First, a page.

Deer Species

Elk Facts and Information

Noah Tanner

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The Elk, a magnificent and majestic species, roams the wilderness of North America. These grand creatures, known for their massive antlers and regal presence, hold a special place in the hearts of nature enthusiasts.

Species Data

  • Class: Mammalia
  • Order: Artiodactyla
  • Family: Cervidae
  • Scientific Name: Cervus canadensis
  • Life Span: 10 to 13 years
  • Height: Up to 150-240 cm (59-94 inches)
  • Weight: 500-1,100 pounds (227-500 kilograms)


Elk, also known as wapiti, are one of the largest species in the deer family. Their distinctive antlers, which can span up to four feet, are a symbol of strength and vitality. Their fur varies in shades of brown, and they possess a characteristic white rump patch.


These impressive creatures are easily identifiable by their large size and impressive antlers. While both males (bulls) and females (cows) have antlers, the bulls’ antlers are more substantial and branch out extensively.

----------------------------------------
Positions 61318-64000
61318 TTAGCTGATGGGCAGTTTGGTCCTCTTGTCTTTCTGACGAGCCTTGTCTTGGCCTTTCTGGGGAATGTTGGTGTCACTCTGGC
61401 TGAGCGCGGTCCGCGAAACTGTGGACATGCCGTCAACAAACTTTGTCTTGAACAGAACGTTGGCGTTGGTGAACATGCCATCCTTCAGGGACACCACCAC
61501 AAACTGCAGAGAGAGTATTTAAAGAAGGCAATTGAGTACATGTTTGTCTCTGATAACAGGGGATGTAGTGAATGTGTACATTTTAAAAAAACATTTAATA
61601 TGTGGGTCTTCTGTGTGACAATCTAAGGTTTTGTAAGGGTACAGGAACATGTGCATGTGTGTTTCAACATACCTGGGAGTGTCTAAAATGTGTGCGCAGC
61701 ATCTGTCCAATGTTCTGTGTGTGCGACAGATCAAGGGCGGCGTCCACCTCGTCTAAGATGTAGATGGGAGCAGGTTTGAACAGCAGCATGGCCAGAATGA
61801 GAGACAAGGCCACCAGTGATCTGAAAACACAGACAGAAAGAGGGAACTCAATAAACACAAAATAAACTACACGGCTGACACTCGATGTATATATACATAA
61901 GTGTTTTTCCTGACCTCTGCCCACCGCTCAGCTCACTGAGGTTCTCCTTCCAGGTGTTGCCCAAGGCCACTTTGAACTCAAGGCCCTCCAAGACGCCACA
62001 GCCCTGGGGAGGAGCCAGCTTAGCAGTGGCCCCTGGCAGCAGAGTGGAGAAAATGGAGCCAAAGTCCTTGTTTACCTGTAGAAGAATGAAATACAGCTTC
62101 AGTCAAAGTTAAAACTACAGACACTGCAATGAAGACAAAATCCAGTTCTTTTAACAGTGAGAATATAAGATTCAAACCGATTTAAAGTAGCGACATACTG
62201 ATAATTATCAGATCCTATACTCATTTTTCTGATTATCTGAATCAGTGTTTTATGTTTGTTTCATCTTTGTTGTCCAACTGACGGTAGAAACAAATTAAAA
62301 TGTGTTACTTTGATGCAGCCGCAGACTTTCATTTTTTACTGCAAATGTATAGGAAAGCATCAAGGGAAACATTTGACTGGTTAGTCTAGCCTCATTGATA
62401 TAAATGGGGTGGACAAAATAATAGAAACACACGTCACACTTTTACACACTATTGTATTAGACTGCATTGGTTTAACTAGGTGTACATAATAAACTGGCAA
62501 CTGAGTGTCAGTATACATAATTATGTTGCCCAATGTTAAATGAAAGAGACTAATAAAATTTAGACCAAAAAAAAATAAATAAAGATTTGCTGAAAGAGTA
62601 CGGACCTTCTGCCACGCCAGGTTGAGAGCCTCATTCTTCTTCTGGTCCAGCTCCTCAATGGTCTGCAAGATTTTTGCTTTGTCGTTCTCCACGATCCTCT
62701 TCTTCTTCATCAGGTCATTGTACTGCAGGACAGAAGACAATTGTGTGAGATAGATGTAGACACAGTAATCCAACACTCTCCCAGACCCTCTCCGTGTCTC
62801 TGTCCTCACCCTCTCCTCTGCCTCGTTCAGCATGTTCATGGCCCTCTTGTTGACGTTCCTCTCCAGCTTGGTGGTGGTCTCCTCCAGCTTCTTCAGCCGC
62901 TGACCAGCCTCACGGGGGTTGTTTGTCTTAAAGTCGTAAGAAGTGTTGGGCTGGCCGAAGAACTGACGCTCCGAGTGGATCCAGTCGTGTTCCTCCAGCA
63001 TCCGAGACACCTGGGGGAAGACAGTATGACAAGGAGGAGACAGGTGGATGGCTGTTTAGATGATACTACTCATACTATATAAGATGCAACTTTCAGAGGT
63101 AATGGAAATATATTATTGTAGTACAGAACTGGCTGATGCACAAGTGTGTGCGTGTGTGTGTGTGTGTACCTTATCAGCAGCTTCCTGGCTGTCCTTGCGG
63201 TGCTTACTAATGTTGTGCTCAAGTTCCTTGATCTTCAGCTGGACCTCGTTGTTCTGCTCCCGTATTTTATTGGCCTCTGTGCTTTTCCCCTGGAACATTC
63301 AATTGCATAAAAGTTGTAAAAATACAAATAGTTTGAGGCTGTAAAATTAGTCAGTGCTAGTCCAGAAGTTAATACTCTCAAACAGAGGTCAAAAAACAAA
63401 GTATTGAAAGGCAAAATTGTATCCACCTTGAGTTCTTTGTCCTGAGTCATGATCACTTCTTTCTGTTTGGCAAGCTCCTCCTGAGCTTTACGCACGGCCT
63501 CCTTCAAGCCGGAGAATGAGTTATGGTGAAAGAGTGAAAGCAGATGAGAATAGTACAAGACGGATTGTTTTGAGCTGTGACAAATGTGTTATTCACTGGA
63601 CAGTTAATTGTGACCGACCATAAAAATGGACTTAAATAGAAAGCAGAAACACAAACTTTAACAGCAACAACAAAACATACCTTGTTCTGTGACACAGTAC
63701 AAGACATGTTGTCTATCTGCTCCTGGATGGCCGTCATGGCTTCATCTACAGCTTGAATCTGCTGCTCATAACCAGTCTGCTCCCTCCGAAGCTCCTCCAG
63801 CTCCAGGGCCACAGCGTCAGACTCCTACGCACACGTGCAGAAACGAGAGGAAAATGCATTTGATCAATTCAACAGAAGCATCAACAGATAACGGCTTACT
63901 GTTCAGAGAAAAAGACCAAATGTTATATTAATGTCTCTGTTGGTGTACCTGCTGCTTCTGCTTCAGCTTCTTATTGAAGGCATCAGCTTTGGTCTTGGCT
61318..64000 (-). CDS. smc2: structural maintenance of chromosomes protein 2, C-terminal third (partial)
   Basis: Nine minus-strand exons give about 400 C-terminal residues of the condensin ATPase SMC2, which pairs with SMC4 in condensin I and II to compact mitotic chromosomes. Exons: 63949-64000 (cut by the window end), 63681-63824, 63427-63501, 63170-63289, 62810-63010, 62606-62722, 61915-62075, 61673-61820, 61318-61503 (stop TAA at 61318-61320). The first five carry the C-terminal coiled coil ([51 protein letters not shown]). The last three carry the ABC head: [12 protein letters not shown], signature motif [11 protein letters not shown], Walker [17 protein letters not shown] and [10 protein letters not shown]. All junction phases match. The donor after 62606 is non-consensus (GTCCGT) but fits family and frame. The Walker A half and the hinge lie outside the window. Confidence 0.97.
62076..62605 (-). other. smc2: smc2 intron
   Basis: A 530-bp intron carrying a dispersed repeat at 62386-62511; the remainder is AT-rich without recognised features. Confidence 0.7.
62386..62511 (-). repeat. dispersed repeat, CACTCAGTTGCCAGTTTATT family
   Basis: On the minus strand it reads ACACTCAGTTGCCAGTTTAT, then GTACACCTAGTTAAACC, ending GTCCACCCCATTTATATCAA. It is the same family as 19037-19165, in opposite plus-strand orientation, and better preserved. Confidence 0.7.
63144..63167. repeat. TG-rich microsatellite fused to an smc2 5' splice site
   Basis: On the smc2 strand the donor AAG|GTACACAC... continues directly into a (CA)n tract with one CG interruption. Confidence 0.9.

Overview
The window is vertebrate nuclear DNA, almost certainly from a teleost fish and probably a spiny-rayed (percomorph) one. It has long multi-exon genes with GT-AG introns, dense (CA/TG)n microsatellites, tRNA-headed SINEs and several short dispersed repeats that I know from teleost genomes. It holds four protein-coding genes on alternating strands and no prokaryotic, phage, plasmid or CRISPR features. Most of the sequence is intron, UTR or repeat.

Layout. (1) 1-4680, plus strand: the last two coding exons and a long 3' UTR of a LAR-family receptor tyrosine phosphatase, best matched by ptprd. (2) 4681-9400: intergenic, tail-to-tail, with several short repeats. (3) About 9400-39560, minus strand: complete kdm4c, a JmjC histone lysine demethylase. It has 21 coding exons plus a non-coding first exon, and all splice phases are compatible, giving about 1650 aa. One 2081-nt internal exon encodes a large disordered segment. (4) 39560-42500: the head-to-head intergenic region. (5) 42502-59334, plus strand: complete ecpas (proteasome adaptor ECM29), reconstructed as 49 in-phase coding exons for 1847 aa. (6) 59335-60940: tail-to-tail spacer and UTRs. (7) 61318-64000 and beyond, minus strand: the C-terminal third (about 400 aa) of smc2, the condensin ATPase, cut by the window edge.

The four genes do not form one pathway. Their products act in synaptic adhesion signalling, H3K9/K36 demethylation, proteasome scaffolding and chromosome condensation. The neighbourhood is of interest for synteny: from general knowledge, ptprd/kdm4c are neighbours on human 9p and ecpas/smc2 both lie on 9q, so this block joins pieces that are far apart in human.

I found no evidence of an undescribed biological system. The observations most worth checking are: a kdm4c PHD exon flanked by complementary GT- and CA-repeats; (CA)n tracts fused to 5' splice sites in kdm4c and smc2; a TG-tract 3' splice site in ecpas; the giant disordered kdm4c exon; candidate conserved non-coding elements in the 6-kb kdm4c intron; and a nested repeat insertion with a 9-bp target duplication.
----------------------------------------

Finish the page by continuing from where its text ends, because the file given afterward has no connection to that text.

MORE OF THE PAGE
Elk are known for their social nature and are often seen in herds. During the rutting season, bulls engage in fierce competitions for mating rights, emitting resonant bugling calls that echo through the wilderness.


Elk inhabit a diverse range of ecosystems, including forests, grasslands, and mountains. They are highly adaptable and can thrive in both open and densely wooded areas.

Diet and Nutrition

Elk are herbivores with a diet that includes grasses, leaves, bark, and shrubs. Their large size requires a substantial daily intake of vegetation to sustain their energy.

Mating Habits

Elk typically mate in the fall, with a gestation period of around 240 to 262 days. Female elk, known as cows, give birth to one or two calves, which they nurture and protect.

Mating Behavior

  • Reproduction Season: Fall
  • Pregnancy Duration: Approximately 240-262 days
  • Baby Carrying: Cows nurture and protect their calves
  • Independent Age: Calves become independent at around 6 months
  • Female Name: Cow
  • Male Name: Bull
  • Baby Name: Calf

5 Fun Facts for Kids

  1. Elk can run at speeds of up to 45 miles per hour, as fast as a car on the highway!
  2. Their bugling calls during the rutting season can be heard from miles away.
  3. Elk are excellent swimmers and can cross rivers with ease.
  4. The largest antlered elk are often the most dominant in the herd.
  5. These regal creatures are a symbol of wilderness and are cherished by conservationists


Noah Tanner

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